In addition to supplying the distance walked, there are two ways for players to control avatars. Firstly, the avatars move in random directions, without player intervention, automatically fighting enemies they encounter, and so on. Secondly, the player may decide the direction their player character travels, and hence determine the occurrence of fights, and so on. These directions are supplied to the researcher with the distance walked for entering into the game engine. For convenience, these two modes of play may be termed passive and active.

The virtual game world comprises a two-dimensional grid. Player characters can move north, south, east, or west (not diagonally). If they pass through a square containing a pickup, then this is automatically picked up and any actions triggered by the pick up are resolved immediately. If they pass through a square containing an enemy, then they automatically enter into combat, which is resolved by comparing player attack against enemy defence, modifying the outcome with a dice roll. If the enemy is defeated, then there is a chance it will drop something the player can take.

Ambient Quest was run at the Women in Games 2007 conference on the 19th and 21st April 2007 at University of Wales: Newport, United Kingdom. The conference was attended by academic game researchers and industry professionals. The delegates were all given pedometers, and computers were set up with the Ambient Quest program running on them so that distances moved could be converted into game moves.

The delegates quickly became engaged in the game, and it seemed to influence the mood at the conference with delegates talking about the game. The attention of players on the game varied greatly over time; they were able to ignore it or focus more fully on it at whim. Players also admitted to changing their behaviour, for example walking instead of getting a taxi. Players also cheated by shaking their pedometers. This was sometimes justified because pedometers had been accidentally reset. The pedometers had a reset button on the outside which was rather easy to press.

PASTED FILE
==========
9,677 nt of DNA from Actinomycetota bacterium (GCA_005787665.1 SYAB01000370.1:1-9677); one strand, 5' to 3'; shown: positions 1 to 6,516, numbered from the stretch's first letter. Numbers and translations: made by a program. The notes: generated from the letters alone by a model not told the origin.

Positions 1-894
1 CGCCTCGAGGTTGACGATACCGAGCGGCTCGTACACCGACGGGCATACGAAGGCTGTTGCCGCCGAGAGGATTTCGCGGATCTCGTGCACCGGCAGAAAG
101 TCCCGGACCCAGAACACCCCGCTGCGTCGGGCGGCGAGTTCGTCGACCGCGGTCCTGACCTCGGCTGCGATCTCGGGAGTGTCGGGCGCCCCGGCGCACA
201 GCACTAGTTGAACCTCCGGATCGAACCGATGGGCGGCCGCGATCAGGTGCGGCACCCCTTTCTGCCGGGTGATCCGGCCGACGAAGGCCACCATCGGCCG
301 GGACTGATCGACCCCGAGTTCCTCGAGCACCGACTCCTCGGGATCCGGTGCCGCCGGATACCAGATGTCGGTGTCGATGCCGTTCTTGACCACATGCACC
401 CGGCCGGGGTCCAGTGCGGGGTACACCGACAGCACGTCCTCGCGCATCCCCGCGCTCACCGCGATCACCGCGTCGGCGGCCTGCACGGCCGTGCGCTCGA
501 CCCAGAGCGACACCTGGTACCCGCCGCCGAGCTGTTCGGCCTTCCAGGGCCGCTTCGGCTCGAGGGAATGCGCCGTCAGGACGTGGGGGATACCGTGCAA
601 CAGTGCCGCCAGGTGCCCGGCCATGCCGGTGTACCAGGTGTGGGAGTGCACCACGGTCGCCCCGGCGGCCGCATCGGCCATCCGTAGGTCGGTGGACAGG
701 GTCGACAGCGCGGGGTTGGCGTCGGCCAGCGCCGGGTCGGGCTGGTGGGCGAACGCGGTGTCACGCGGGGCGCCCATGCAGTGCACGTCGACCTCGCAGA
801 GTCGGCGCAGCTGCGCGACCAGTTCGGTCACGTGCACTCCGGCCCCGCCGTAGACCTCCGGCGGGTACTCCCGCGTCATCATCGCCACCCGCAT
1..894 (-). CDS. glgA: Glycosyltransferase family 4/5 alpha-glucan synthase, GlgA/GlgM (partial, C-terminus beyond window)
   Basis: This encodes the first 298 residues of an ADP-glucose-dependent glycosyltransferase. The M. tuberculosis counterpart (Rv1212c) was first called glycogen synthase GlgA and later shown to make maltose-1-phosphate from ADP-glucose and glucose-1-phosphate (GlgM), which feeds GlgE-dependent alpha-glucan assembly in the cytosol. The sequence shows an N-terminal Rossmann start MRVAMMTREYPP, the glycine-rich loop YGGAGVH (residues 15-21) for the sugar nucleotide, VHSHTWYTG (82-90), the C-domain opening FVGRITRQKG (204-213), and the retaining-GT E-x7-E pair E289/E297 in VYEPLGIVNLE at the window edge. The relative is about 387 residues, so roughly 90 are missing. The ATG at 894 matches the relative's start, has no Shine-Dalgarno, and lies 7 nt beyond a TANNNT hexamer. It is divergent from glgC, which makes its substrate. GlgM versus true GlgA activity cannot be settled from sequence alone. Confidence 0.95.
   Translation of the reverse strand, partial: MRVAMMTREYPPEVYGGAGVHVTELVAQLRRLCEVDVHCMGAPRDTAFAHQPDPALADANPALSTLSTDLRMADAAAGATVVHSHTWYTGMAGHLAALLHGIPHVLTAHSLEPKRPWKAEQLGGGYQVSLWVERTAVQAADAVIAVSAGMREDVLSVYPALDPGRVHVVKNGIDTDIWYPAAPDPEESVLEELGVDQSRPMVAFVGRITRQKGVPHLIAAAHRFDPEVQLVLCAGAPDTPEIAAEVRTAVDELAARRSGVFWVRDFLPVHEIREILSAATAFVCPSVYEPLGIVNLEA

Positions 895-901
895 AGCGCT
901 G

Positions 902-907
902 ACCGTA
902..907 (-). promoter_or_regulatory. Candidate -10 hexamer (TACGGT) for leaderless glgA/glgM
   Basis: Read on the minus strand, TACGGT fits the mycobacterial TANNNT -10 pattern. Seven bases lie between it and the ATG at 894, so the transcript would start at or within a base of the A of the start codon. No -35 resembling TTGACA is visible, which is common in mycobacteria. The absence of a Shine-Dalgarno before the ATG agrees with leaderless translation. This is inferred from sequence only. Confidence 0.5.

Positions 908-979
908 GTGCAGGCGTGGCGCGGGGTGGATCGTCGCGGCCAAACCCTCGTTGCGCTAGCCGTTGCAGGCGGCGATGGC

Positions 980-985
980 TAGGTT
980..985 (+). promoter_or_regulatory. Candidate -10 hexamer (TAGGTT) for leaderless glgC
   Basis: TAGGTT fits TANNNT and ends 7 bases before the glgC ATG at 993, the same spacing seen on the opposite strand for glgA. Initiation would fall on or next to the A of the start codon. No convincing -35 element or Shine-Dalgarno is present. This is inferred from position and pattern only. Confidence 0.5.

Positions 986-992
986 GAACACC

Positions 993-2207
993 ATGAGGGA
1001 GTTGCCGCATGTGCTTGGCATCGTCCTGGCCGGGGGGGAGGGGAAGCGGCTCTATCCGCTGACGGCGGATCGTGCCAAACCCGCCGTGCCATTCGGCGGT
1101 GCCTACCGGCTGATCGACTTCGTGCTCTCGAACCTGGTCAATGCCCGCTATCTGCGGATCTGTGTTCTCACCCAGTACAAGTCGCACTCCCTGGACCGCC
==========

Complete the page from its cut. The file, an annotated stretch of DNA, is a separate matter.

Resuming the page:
The positioning of the reset button resulted in game modding as players started pulling the buttons off the pedometers so they could not be accidentally reset. This pedometer modding was unexpected, emergent, game behaviour that had not been predicted. Over the second day of the game, players were talking about how far they had walked and discussing how far they should walk each day.

During the second day, a couple of people asked to have their moves put into the Ambient Quest game program, but this was a much smaller number than was expected.

Despite this low engagement with the virtual world, it was very clear from conversations with people that they were aware they were playing a game and that their movements would affect movements of an avatar. There was a very strong sense that people were engaged together in an ambient game as evidenced by their comments.

By the third day, it had become clear that the delegates were largely not interested in the process of transferring their pedometer readings into the Ambient Quest 2D world though they did continue to refer to the game. They already had a good idea of the gameplay, and it was as though they didn’t actually need to go and see it played out on a screen. They could imagine it, which may not be surprising considering the conference delegates were mainly game researchers and developers.

One of the speakers at the conference, Julia Sussner, made an interesting observation about the way people were reduced to steps. The steps to squares transfer when using the pedometer reading to determine moves on a 2D map involved a numerical to graphical transformation. Perhaps there is a sense of enlargement when taking the scalar steps and using them to create vector moves. In his book Little, Big, Crowley [22] describes a world behind our world in which “the farther in you go, the bigger it gets”. Beyond the moves on the 2D map there is an avatar with attributes, armour, weapons, supplies, gold, experience, and so on. The deeper the player moves into the game, the more complexity they will find, and the richer the game experience, which might lead to a greater influence on the real world .

Ambient Quest successfully managed to create a mood at the conference and to be as ignorable as it was interesting. The engagement of delegates lay on a spectrum from superficial to full engagement.

Would the reaction of the delegates have differed if they had just been handed pedometers without a game attached? Observations and conversations lead to the conclusion that the players would not have been as engaged; there was a definite buzz at the conference that something novel was being tried and that something was happening just out of sight, driven by the pedometers everyone was wearing.